Since SQLite database tables use the row number as the primary key (see cumulusmx.db), the datetime column does not have to contain a unique value, so technically it would be possible for MX to create rows in the database that have same time as other rows when the clocks go back; equally technically when clocks go forward, it would technically be possible to calculate a revised timestamp so you don't have 60 minute specifiers for which the time never existed.

However, to do this would involve more complicated code, because MX would need to keep track of which row was last updated, keep track of when the clocks changed, and modify its search routine to find the correct row. Life is much easier if the Cumulus user makes allowance for any clock change when making their request.

If the derivative you want is not available in your Cumulus release

It was mentioned earlier that more recent history web tag names have been added as Cumulus developed. In many cases, Cumulus has actually started calculating the derivative and using it for charts, in earlier releases than when it becomes available for others to use via web tags.

From 3.12.0, the availability of the database for viewing outside Cumulus, means that anyone who knows how to read a SQLite database can write a script, or program, to access any derivative that is in the database, but not available as a web tag, and can then pass the output to their web site by an appropriate technical process.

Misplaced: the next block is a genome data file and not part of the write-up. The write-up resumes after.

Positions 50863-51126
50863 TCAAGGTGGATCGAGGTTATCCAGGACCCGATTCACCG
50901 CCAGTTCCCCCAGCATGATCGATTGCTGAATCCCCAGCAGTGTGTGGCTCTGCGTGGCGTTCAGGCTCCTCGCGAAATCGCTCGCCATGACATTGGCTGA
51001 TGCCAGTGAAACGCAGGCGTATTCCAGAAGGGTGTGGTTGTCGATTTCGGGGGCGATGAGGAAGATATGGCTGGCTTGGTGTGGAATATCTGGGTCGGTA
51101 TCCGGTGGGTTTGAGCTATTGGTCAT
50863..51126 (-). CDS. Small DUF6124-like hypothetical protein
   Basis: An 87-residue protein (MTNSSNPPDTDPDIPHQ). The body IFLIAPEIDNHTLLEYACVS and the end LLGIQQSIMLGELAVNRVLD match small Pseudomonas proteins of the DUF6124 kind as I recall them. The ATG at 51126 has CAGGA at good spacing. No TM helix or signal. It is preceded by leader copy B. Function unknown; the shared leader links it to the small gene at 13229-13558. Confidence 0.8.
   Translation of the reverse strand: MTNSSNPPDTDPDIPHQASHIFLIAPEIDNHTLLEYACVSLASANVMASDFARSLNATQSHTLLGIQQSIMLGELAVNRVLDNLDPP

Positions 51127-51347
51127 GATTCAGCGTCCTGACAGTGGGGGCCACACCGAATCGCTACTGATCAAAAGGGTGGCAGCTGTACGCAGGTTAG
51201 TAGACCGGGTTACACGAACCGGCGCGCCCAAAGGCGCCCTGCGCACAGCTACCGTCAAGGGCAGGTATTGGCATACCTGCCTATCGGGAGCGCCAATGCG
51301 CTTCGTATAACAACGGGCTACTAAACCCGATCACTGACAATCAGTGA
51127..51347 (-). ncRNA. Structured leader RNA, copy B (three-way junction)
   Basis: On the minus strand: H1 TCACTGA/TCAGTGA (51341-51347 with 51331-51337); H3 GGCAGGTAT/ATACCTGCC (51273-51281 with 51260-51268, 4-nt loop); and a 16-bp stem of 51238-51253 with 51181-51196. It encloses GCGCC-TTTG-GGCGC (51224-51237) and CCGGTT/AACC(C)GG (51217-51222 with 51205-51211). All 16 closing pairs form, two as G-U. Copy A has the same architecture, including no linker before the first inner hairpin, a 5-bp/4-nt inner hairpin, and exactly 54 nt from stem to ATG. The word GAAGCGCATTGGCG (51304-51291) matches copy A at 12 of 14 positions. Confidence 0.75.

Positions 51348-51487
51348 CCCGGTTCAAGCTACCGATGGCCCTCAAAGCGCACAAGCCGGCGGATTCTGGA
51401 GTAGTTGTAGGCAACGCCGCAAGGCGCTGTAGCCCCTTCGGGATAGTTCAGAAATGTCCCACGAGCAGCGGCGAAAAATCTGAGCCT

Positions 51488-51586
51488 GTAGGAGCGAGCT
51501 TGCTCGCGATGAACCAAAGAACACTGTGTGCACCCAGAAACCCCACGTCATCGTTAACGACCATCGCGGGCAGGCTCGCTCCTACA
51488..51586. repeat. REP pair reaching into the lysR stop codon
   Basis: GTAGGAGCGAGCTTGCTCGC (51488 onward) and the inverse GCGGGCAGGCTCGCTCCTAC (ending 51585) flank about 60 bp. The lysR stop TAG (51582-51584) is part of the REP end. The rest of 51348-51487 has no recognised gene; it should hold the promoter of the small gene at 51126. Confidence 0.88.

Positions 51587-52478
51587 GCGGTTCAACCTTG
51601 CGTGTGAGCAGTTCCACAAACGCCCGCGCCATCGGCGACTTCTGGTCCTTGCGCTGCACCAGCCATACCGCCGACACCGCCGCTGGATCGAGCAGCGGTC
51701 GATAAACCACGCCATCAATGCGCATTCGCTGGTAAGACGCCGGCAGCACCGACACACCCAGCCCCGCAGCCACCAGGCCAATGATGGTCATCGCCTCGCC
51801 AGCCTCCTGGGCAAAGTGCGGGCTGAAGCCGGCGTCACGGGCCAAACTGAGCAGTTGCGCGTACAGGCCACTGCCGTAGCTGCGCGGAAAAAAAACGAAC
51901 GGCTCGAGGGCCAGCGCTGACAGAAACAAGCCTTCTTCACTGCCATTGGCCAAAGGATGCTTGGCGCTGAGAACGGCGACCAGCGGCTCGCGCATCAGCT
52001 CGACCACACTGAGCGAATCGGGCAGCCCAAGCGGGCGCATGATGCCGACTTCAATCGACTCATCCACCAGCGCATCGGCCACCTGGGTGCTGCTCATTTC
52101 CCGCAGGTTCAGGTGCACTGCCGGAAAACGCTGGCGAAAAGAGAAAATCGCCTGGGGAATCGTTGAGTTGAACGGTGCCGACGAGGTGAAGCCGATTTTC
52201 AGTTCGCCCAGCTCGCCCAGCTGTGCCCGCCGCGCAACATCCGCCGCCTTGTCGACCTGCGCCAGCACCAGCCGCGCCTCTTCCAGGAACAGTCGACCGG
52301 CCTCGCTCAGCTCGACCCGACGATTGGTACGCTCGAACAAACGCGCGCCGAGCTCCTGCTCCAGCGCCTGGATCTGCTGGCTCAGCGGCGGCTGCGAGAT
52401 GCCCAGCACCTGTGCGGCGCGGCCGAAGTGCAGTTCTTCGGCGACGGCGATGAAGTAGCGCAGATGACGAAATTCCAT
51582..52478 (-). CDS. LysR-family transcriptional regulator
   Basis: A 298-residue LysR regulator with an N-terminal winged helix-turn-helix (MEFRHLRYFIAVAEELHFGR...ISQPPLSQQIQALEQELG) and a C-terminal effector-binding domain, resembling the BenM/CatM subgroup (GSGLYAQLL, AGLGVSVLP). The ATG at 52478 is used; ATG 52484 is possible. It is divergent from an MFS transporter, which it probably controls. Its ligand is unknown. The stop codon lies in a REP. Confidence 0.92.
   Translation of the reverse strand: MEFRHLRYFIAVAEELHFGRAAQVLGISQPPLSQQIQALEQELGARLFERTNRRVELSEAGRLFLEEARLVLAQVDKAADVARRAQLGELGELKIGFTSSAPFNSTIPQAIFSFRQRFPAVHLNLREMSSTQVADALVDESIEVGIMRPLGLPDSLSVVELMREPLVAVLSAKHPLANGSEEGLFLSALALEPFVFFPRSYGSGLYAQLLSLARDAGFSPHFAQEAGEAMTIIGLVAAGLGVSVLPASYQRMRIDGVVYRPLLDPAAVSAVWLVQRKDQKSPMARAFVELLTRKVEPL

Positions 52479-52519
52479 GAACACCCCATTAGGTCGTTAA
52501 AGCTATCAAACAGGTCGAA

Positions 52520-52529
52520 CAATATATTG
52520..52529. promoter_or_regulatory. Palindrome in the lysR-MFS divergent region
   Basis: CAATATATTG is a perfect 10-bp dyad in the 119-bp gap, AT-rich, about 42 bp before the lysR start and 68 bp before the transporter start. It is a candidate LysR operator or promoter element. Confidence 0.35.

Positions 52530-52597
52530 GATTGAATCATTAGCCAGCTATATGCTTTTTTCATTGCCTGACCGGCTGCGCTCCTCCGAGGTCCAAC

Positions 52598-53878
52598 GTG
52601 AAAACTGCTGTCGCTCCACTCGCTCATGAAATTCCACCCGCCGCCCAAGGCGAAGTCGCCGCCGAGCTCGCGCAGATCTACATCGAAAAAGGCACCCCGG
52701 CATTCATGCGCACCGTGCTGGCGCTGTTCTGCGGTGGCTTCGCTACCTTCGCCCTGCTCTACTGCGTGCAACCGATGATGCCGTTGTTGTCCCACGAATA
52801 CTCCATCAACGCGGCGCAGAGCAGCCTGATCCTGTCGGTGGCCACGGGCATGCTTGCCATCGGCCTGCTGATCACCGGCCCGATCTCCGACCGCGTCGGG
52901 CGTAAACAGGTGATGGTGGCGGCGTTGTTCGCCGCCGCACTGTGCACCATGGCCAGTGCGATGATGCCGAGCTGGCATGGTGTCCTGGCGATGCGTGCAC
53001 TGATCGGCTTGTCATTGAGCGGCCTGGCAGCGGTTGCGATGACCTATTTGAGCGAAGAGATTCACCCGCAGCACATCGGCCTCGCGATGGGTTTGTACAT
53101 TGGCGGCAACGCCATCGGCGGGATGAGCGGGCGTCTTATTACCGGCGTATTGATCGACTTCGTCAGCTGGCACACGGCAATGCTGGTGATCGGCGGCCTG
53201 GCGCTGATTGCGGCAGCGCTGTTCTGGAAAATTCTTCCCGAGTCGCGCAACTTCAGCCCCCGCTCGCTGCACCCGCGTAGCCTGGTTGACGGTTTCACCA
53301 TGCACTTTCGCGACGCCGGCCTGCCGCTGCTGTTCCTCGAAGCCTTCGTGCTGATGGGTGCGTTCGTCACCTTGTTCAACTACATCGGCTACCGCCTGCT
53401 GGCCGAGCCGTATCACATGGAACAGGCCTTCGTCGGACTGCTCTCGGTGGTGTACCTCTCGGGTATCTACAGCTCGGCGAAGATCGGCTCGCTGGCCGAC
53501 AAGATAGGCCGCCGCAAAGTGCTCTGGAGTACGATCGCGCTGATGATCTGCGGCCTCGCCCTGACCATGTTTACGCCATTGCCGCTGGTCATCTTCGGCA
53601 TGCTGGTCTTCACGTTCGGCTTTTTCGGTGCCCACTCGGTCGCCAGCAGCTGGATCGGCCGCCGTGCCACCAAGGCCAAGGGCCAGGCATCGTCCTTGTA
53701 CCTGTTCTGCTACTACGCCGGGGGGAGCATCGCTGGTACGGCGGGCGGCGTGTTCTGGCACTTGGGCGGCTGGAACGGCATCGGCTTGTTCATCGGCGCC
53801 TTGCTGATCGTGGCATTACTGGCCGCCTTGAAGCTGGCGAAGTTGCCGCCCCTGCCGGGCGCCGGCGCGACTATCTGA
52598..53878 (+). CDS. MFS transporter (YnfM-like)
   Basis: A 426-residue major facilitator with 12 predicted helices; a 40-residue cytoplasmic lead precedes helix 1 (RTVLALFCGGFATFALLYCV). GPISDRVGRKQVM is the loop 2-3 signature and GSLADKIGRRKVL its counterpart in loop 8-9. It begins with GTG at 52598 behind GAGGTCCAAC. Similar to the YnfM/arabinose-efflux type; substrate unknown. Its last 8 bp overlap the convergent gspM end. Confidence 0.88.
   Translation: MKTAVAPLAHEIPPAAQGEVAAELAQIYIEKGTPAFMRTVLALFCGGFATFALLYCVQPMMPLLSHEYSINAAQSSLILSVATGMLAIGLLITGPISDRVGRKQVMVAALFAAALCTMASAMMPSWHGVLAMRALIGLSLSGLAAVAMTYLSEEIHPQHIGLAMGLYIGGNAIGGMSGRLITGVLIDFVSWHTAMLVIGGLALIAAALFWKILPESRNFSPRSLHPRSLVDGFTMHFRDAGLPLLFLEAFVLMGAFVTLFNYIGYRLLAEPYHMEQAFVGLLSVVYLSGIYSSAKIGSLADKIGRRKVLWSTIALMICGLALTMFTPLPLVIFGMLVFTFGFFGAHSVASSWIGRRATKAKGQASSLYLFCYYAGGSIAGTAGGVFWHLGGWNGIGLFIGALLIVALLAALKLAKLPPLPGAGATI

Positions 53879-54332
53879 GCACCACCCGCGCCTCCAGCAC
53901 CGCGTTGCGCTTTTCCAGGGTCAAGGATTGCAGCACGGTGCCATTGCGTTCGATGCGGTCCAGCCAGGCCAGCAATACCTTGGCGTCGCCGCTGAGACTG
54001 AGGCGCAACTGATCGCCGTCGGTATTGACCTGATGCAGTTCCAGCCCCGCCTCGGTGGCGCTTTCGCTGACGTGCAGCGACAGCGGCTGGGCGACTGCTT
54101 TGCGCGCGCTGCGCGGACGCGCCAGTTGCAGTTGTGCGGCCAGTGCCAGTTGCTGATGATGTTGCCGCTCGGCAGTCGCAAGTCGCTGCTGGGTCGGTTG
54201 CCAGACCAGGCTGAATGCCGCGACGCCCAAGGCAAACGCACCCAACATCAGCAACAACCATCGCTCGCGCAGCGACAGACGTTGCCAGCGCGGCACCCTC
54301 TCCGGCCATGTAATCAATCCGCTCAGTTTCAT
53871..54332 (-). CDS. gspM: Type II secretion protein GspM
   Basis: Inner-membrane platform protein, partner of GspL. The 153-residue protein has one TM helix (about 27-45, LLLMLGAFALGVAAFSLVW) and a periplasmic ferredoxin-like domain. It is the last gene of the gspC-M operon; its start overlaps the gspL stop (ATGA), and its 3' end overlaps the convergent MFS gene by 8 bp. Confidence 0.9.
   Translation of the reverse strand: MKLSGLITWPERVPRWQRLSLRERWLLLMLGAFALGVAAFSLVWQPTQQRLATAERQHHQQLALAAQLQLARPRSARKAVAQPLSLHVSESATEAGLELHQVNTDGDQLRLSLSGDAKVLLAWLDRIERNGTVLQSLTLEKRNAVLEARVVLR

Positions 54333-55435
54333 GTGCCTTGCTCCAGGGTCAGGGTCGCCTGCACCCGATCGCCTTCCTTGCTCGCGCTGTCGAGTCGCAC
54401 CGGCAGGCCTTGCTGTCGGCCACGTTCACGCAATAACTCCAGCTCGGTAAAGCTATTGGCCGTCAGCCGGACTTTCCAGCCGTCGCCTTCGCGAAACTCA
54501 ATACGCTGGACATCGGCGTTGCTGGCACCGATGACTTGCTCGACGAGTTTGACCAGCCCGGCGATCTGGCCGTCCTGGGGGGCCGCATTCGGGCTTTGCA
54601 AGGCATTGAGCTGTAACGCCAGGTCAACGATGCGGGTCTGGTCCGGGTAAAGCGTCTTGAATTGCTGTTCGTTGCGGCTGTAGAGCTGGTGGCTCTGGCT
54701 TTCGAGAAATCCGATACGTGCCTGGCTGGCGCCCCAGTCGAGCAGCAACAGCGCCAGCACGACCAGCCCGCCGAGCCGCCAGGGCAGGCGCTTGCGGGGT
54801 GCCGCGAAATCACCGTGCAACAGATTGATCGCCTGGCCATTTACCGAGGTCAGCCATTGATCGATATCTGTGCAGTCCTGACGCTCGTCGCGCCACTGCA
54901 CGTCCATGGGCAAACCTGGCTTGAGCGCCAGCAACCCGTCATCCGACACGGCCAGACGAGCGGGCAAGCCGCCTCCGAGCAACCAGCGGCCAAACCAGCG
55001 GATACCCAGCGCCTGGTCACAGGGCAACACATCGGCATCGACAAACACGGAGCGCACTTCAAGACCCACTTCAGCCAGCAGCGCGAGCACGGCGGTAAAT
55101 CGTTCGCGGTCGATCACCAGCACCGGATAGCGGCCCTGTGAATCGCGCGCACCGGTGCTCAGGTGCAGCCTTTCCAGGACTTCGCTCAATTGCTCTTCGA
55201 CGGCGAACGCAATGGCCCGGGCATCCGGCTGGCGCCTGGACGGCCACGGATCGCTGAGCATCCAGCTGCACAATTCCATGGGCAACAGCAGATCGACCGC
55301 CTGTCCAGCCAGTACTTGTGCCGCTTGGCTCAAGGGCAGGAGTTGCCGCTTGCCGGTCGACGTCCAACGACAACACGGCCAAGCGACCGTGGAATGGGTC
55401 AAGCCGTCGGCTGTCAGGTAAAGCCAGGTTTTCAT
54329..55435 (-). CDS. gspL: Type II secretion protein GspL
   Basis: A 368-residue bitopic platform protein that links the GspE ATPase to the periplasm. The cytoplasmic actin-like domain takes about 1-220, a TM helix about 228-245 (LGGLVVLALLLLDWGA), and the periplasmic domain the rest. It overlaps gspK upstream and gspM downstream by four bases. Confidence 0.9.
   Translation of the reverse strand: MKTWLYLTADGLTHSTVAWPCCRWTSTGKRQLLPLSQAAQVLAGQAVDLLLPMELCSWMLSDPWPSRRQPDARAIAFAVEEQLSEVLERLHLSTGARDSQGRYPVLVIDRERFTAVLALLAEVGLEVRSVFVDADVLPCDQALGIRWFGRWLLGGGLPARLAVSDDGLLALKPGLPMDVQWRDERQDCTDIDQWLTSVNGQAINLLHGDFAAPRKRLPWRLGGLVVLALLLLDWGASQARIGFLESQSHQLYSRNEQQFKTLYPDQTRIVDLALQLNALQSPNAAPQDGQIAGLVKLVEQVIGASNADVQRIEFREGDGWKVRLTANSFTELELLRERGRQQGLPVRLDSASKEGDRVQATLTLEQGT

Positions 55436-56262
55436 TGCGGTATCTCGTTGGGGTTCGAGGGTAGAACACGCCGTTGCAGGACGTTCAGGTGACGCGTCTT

Alternatively, although Humidex, 'Apparent Temperature', 'Feels Like temperature', and other derivatives Cumulus can calculate, are not available in all releases, they can be calculated in a script from recent 'outside temperature', 'wind speed', and 'relative humidity' values (using the same time selection for all).

There are other derivatives that can be calculated similarly from a set of simultaneous values. Note that Cumulus 1 and MX do not always use identical formula, and although MX added Feels Like it has changed the formula a few times.

The relevant formulae using JavaScript, you need to adjust them for other languages, for some of these are shown below:

Canadian Humidity Index

If you are in USA and use Fahrenheit instead of Celsius, you will need to omit the 5/9 term, but as the index is dimensionless no other conversion is needed. This example is for 3 hours ago, change the input modification parameter to suit your need.

Cumulus 1:

H = <#RecentOutsideTemp h=3> + 5/9 * (6.1094 * Math.exp(5417.753 *(1/273.16 - 1/ (273.16 + <#RecentDewPoint h=3> )))-10);

Cumulus MX: